Section 433.454 does not moot this case, because the Mediation Program falls squarely within County's broad “legislative power pertaining to any and all [municipal] services and functions” as a charter county under article VI, section 18(c), of the Missouri Constitution. The Missouri Supreme Court defines “services and functions” liberally to include “all of the activity appropriate to the nature of political subdivisions or municipalities which combine to produce services, those specific acts performed by political subdivisions or municipalities for the benefit of the general public.” Chesterfield Fire Prot. Dist. v. St. Louis Cnty ., 645 S.W.2d 367, 371 (Mo. banc 1983). The exercise of the police power is one such appropriate activity.1 Barber v. Jackson Cnty. Ethics Comm'n, 935 S.W.2d 62, 66 (Mo.App.W.D.1996). The Mediation Program is a valid exercise of County's police power, as it creates a mechanism by which the County can protect its inhabitants from the scourge of widespread foreclosure, and its attendant ills of reduced property values, falling tax revenue, increased crime, disruption of families, and increased costs for police, fire, and emergency social services. See Miller v. City of Town & Country, 62 S.W.3d 431, 437 (Mo.App.E.D.2001) ( “An ordinance is a legitimate exercise of police power if the expressed requirements of the ordinance bear a substantial and rational relationship to the health safety, peace, comfort, and general welfare of the municipality's citizenry.”); see generally Karen Tokarz, Kim L. Kirn, & Justin Vail, Foreclosure Mediation Programs: A Crucial and Effective Response by States, Cities, and Courts to the Foreclosure Crisis, St. Louis B.J., Summer 2013, at 28 (discussing myriad perils local municipalities face during foreclosure epidemic). Likewise, perhaps the “only consistent thread in the whole tangled skein of cases” on charter county power is that charter counties have substantial autonomy to regulate the disposition of real property within their borders. See State ex rel. St. Louis Cnty. v. Campbell, 498 S.W.2d 833, 836 (Mo.App.1973) (explaining that “the power of condemnation is a matter of local concern so that the procedure specified in the charter supersedes the statutes”); Williams v. White, 485 S.W.2d 622, 624 (Mo.App.1972) (“[T]he power of a county under a Home Rule Charter to exercise legislative powers, including the adoption of zoning ordinances, is derived directly from the Constitution[;] ․ when adopted such ordinances supersede statutory zoning provisions.”). Just as a county might use its power to enact zoning regulations to shape its real property landscape for the benefit of its residents' health, safety, and economic well-being, so too may that county encourage mediation before foreclosure, so that vast numbers of properties within its borders do not threaten its residents' health, safety, and economic well-being. “Little purpose would be served in authorizing the adoption of charters of local self-government in the more populous counties if such counties could not adopt reasonable means and methods of carrying out their governmental functions in such a manner as to meet the peculiar needs of such counties.” Casper, 359 S.W.2d at 790 (quoting Hellman v. St. Louis Cnty., 302 S.W.2d 911, 916 (Mo.1957)).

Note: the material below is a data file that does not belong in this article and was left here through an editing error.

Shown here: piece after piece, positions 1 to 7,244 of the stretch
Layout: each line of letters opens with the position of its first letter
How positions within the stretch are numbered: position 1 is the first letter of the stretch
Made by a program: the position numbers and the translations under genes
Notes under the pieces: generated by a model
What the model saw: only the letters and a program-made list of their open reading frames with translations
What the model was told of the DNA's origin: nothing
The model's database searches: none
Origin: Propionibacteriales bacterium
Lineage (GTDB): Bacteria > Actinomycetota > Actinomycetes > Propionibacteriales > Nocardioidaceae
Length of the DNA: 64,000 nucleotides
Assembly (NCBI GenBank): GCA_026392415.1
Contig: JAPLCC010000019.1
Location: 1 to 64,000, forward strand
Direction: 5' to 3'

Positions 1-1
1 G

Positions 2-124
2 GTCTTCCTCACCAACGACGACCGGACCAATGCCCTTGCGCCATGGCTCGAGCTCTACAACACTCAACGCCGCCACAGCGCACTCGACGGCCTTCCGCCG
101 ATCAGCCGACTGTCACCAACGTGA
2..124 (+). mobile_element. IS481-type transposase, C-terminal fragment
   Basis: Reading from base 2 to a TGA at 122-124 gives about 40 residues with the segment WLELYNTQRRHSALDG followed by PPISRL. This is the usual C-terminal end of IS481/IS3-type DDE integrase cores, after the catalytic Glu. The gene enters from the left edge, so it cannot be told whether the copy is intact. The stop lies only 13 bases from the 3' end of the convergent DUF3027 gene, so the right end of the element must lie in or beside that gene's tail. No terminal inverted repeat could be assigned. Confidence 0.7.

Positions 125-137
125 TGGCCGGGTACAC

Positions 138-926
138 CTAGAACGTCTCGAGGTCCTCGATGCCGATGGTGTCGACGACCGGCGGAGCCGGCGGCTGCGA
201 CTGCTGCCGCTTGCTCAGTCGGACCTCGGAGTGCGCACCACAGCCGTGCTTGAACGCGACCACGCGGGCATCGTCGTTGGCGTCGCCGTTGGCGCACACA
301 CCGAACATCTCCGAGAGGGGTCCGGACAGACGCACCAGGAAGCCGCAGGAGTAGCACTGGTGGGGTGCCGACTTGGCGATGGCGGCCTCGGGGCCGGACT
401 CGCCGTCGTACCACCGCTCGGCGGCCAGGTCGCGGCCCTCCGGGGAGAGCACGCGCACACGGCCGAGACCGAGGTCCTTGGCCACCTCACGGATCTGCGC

It is true that a charter county ordinance “may not ‘invade the province of general legislation involving the public policy of the state as a whole,’ “ Flower Valley Shopping Center, Inc. v. Saint Louis County, 528 S.W.2d 749, 754 (Mo. banc 1975) (quoting State ex rel. Spink v. Kemp, 283 S.W.2d 502, 514 (Mo. banc 1955)), and the laws of this state as declared by the legislature are certainly an expression of public policy, see State ex rel. Equality Savings & Building Association v. Brown, 68 S.W.2d 55, 59 (Mo. banc 1934).2 But charter counties' powers “are constitutional grants which are not subject to, but take precedence over, the legislative power.” Dalton ex rel. Shepley v. Gamble, 280 S.W.2d 656, 660 (Mo. banc 1955). If an ordinance is an exercise of a charter county's “legislative power pertaining to any and all [municipal] services and functions” under article VI, section 18(c), of the Missouri Constitution, it cannot be declared otherwise by statute. To say that the advent of section 443.454 could render the mediation program contrary to the “general legislation of the public policy of the state as a whole” would be to make the scope of municipal “services and functions” subject to curtailment by legislative declaration, and state statute the master of the constitution. The ambit of “general legislation involving the public policy of the state as a whole,” Flower Valley, 528 S.W.2d at 754, must end where charter counties' constitutional authority over municipal “functions and services” begins. Because the mediation program was an exercise of County's authority regarding municipal services and functions, the prohibition of section 443.454 is simply not applicable. Thus, the advent of section 443.454 does not moot this case.